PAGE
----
What is Multiple Pregnancy
Having a multiple pregnancy means that a woman is carrying more than one baby at a time. She may be pregnant with twins, triplets, or more. The majority of multiple pregnancies are twins. Naturally conceiving triplets or more (higher-order multiples) is rare.
Multiple pregnancies are riskier than single pregnancies. A woman with a multiple pregnancy is more likely to have certain problems during her pregnancy. Therefore, she will need to have more frequent appointments for prenatal care.
How does a multiple pregnancy happen?
A multiple pregnancy happens when:
- The woman’s body releases more than one egg at a time, and then
each egg gets fertilized by a different sperm.
- This is the most common type of multiple pregnancy.
- Twins or other multiples produced this way are fraternal. They are no more alike than non-multiple siblings are.
- One sperm fertilizes one egg, which then divides into more than
- Twins or other multiples produced this way are identical. Identical multiples are always the same gender, and they look very much alike.
Who is most likely to have a multiple pregnancy?
A multiple pregnancy is more likely to develop in women who:
- Have had fertility treatment, especially if the treatment included fertility drugs.
- Are older than 35 years of age.
- Have already had four or more children.
- Have a family history of multiple pregnancy.
How is a multiple pregnancy diagnosed?
A multiple pregnancy may be diagnosed based on:
- Symptoms such as:
- Rapid weight gain in the first 3 months of pregnancy (first trimester).
- More severe nausea and breast tenderness than what is typical of a single pregnancy.
- The uterus measuring larger than what is normal for the stage of the pregnancy.
- Blood tests that detect a higher-than-normal level of human chorionic gonadotropin (hCG). This is a hormone that your body produces in early pregnancy.
- Ultrasound exam. This is used to confirm that you are carrying multiples.
What risks are associated with multiple pregnancy?
A multiple pregnancy puts you at a higher risk for certain problems during or after your pregnancy, including:
- Having your babies delivered before you have reached a full-term pregnancy (preterm birth). A full-term pregnancy lasts for at least 37 weeks. Babies born before 37 weeks may have a higher risk of a variety of health problems, such as breathing problems, feeding difficulties, cerebral palsy, and learning disabilities.
- Preeclampsia. This is a serious condition that causes high blood pressure along with other symptoms, such as swelling and headaches, during pregnancy.
- Excessive blood loss after childbirth (postpartum hemorrhage).
- Postpartum depression.
- Low birth weight of the babies.
How will having a multiple pregnancy affect my care?
Your health care provider will want to monitor you more closely during your pregnancy to make sure that your babies are growing normally and that you are healthy.
Follow these instructions at home:
Because your pregnancy is considered to be high risk, you will need to work closely with your health care team. You may also need to make some lifestyle changes. These may include the following:
Eating and drinking
- Increase your nutrition.
- Follow your health care provider’s recommendations for weight gain. You may need to gain a little extra weight when you are pregnant with multiples.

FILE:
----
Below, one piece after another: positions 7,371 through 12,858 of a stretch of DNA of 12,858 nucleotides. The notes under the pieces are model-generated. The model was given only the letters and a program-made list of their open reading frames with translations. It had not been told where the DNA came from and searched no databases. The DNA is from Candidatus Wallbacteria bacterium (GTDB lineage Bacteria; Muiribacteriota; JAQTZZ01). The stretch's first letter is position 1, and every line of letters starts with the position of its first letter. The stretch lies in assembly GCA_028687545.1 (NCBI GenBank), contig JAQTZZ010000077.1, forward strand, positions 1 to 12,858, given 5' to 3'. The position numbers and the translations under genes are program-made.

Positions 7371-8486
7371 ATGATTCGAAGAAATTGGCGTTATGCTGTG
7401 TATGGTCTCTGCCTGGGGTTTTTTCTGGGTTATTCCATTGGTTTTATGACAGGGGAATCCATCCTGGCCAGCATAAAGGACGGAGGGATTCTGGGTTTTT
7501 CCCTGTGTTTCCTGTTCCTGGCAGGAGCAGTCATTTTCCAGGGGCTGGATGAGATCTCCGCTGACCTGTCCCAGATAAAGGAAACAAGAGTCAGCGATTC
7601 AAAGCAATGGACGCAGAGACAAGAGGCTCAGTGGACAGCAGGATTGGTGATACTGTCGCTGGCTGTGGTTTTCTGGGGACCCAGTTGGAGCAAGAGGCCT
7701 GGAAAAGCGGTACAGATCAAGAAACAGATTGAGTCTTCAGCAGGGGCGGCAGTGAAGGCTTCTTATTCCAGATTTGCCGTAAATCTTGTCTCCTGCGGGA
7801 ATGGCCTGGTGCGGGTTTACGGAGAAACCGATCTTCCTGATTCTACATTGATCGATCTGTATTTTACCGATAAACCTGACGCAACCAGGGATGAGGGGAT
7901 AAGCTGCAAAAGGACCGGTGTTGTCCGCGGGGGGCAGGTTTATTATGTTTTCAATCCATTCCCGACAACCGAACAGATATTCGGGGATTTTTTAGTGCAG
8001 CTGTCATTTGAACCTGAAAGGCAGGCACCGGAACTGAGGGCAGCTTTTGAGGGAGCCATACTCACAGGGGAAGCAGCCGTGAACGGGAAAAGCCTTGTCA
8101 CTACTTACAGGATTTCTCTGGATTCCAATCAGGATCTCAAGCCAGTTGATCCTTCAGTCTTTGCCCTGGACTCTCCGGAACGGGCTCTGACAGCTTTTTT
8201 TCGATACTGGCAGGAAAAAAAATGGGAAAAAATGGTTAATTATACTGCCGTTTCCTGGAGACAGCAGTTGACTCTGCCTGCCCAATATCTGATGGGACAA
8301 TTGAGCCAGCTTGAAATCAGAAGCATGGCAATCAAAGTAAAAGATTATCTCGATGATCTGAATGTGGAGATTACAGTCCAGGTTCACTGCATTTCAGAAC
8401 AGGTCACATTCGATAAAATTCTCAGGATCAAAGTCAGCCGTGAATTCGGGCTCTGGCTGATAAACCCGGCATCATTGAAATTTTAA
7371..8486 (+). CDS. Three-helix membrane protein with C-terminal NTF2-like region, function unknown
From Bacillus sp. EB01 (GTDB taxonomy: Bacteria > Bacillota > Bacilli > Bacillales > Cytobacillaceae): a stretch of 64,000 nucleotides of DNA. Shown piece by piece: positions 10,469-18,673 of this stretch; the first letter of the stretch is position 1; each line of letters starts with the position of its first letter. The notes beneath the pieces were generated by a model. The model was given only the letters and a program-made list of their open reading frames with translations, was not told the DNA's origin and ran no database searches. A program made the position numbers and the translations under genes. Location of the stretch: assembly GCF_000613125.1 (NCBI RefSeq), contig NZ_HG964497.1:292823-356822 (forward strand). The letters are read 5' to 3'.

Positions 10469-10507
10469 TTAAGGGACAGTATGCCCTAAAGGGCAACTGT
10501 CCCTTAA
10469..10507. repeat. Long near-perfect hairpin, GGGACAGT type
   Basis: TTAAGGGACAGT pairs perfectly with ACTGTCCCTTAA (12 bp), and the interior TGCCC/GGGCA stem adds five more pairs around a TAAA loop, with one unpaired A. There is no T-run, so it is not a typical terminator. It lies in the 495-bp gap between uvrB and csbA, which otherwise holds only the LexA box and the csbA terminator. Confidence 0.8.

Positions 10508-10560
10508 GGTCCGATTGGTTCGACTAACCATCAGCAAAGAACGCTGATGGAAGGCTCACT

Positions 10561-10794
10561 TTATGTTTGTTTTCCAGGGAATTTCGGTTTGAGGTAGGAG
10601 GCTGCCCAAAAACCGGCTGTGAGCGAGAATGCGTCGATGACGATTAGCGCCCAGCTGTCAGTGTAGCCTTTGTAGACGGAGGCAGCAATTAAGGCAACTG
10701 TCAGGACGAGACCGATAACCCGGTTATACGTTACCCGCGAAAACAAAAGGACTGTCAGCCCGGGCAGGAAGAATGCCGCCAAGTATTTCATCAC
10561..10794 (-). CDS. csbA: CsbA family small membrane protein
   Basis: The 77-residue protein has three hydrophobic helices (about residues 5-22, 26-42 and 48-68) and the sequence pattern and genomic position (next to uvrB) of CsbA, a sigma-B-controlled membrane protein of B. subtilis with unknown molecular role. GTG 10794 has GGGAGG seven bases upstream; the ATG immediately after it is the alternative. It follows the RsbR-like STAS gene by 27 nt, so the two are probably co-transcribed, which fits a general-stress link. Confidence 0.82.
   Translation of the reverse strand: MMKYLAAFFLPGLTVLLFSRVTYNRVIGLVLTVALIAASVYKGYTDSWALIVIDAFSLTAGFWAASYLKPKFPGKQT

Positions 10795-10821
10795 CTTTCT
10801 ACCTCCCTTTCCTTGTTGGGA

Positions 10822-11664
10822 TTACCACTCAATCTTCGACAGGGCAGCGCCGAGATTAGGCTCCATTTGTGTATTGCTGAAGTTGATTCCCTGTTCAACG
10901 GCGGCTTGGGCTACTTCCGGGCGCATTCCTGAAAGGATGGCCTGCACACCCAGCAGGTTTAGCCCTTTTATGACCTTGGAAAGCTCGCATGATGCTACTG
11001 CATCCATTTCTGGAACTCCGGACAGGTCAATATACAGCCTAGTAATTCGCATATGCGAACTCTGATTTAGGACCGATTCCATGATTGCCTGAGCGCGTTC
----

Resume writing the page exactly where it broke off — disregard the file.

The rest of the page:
- Eat healthy snacks often throughout the day. This can add calories and reduce nausea.
- Drink enough fluid to keep your urine pale yellow.
- Take prenatal vitamins.
By 20–24 weeks, you may need to limit your activities.
- Avoid activities and work that take a lot of effort (are strenuous).
- Ask your health care provider when you should stop having sexual intercourse.
- Rest often.
- Do not use any products that contain nicotine or tobacco, such as cigarettes and e-cigarettes. If you need help quitting, ask your health care provider.
- Do not drink alcohol or use illegal drugs.
- Take over-the-counter and prescription medicines only as told by your health care provider.
- Arrange for extra help around the house.
- Keep all follow-up visits and all prenatal visits as told by your health care provider. This is important.
Contact a health care provider if:
- You have dizziness.
- You have persistent nausea, vomiting, or diarrhea.
- You are having trouble gaining weight.
- You have feelings of depression or other emotions that are interfering with your normal activities.
Get help right away if:
- You have a fever.
- You have pain with urination.
- You have fluid leaking from your vagina.
- You have a bad-smelling vaginal discharge.
- You notice increased swelling in your face, hands, legs, or ankles.
- You have spotting or bleeding from your vagina.
- You have pelvic cramps, pelvic pressure, or nagging pain in your abdomen or lower back.
- You are having regular contractions.
- You develop a severe headache, with or without visual changes.
- You have shortness of breath or chest pain.
- You notice less fetal movement, or no fetal movement.
- Having a multiple pregnancy means that a woman is carrying more than one baby at a time.
- A multiple pregnancy puts you at a higher risk for certain problems during and after your pregnancy, such as: having your babies delivered before you have reached a full-term pregnancy (preterm birth), diabetes, preeclampsia, excessive blood loss after childbirth (postpartum hemorrhage), postpartum depression, or low birth weight of the babies.
- Your health care provider will want to monitor you more closely during your pregnancy to make sure that your babies are growing normally and that you are healthy.
- You may need to make some lifestyle changes during pregnancy, including: increasing your nutrition, limiting your activities after 20-24 weeks of pregnancy, and arranging for extra help around the house.